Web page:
Anand Gopal


Writer ● Journalist

Fighting for Liberation in Tahrir Square

Anand Gopal | Feb 10th, 2011 | The Nation

Walk south along the Nile in Cairo’s febrile downtown, past austere, colonial-vintage government buildings and stately luxury hotels, cross into Tahrir Square, and you’ll pass from one authority to another. Outside, tanks and armored personnel carriers guard Egypt’s besieged and maligned government; inside the square, in the heart of the city, hundreds of thousands of protesters and revolutionaries hold jurisdiction, establishing a parallel capital where dictator Hosni Mubarak has little control. Those who for years lived in fear under Mubarak’s regime openly taunt police. Impromptu lectures and debates erupt on the curbside, near the Ministry of Information, no less. “I see the world with new eyes,” one protester told me.

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What Happened to COIN in Afghanistan?

Anand Gopal | Dec 21st, 2010 | Foreign Policy

In 2010, population-centric counterinsurgency doctrine — in which as much emphasis is placed on swaying the population as on fighting the enemy — was supposedly the guiding concept for U.S. strategy in southern Afghanistan. The Kandahar offensive, a series of counterinsurgency operations in restive Taliban strongholds, was to be the centerpiece of this approach. NATO’s chief spokesman James Appathurai explained the strategy by saying, “It is about protecting the population, about changing the political culture and perception… Kandahar is, from the psychological and communications point of view, the heartland of the Taliban… The biggest problem in Afghanistan is not the Taliban, but the lack of strong governance and the delivery of services.” But a close look at the last year reveals that the population-centric approach may not have been implemented at all.

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MIssed Opportunities in Kandahar

Anand Gopal | Nov 9th, 2010 | Foreign Policy

The following is excerpted  from Anand Gopal’s paper released by the New America Foundation’s Counterterrorism Strategy Initiative, “The Battle for Afghanistan: Militancy and Conflict in Kandahar.” The paper is available here.

The Victor’s Hubris and the Failure of Reconciliation

Just as Kandahar was falling, fissures appeared in the Taliban movement. As most of the government was crumbling-Kabul and other major cities had fallen, leaving just Kandahar, Helmand, and Zabul provinces still under Taliban control-some of Mullah Omar’s chief lieutenants secretly gathered and decided to surrender to the forces of Hamid Karzai.[i] This group included Tayeb Agha, at one point Mullah Omar’s top aide; Mullah Beradar, a former governor and key military commander; Sayed Muhammad Haqqani, the former ambassador to Pakistan; Mullah Obaidullah, the defense minister; Mullah Abdul Razzak, the interior minster; and many others.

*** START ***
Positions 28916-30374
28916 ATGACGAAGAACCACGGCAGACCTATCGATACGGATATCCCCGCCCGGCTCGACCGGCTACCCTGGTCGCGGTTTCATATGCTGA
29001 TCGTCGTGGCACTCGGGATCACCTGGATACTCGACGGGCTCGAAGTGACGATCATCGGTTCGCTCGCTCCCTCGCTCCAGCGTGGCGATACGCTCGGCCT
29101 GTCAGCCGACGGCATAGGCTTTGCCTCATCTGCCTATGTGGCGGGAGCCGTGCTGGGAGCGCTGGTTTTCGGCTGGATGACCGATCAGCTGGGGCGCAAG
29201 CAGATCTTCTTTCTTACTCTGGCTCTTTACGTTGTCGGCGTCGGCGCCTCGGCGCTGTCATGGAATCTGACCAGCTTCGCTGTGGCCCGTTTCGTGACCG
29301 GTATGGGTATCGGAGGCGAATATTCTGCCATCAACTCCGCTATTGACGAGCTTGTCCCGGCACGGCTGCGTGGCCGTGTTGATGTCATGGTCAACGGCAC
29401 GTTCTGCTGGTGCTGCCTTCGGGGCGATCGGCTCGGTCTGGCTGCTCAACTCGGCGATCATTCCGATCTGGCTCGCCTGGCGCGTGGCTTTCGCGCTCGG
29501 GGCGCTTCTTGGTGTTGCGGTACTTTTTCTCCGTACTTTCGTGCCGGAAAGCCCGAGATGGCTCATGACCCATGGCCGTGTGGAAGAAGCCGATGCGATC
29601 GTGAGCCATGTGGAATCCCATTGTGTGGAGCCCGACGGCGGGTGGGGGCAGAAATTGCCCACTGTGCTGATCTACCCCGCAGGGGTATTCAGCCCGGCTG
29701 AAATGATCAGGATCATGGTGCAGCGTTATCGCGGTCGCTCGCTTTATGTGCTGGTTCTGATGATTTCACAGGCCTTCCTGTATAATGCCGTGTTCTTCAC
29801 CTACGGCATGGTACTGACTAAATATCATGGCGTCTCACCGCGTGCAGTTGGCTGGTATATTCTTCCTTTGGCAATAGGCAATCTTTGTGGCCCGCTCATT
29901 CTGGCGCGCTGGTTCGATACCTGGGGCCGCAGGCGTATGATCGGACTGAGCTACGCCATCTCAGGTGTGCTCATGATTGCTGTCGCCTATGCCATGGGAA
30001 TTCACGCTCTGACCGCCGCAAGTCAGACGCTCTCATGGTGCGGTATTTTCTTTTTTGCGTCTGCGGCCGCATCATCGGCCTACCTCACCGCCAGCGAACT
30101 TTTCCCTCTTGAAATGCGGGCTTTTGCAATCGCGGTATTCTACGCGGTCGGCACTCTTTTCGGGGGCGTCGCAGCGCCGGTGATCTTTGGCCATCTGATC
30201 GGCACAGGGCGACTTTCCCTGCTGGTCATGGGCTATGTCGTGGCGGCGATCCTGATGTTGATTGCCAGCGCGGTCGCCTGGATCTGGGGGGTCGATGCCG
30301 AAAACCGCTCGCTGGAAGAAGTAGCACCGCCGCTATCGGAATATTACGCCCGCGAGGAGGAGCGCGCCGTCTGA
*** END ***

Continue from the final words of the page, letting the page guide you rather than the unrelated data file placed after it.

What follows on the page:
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Private Security Companies Undermine Afghan Security

Anand Gopal | Oct 28th, 2010 | McClatchy

Pul-i-Charkhi, Afghanistan — In a wood-paneled office here in the dusty fringes of Kabul, Hajji Shirin Dil feverishly works the phones. He shouts orders into one receiver as he dials another phone, while aides wait patiently to speak to him.

He could be Wall Street day trader, if not for the sleepy gunmen by his side. Instead, Mr. Dil owns a profitable logistics company and is cutting deals with various warlords, whose private security companies protect his trucks carrying vital provisions to the foreign troops.

But a recent pledge by Afghan President Hamid Karzai to ban security companies threatens to grind this business to a halt, and in the process calls attention to the foreign forces’ reliance on a complex network of private companies and local strongmen to protect their supply lines.

“I can’t move anything without protection,” says Dil. “The Taliban can stop my trucks and the foreigners won’t get supplies.”

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Talking to the Taliban: Who’s Under Pressure Now?

On an evening this past spring, near midnight, a land cruiser pulled up to the house of a government official in Kandahar city. The vehicles carried a senior Taleban figure, sent by Mullah Omar, and some tribal elders. That night the group met secretly with a leading Afghan official and discussed the course of the war and the prospects for negotiations. After the meeting the Taliban figure moved to a hideout outside of the city, before eventually disappearing across the border into Pakistan.

It was typical of the types of contacts that have been occurring between senior Taleban leaders and Afghan officials for years. There have been scores of clandestine meetings between the warring sides, sometimes simply to establish a rapport and sometimes in an attempt to build a more substantive dialogue. These include leaders meeting Afghan officials on their own initiative in some cases, and in others Mullah Omar or the entire senior leadership sending representatives. Thus when NATO and US officials announced recently that there have been attempts by the Taleban to reach out to the Afghan government, it should not be seen as a shift in the insurgents’ approach. Rather, by recognizing these attempts, it is Washington that is changing course. Nor are the contacts a sign that actual negotiations are near; rather, their recognition merely signals Western fears that mission failure is afoot.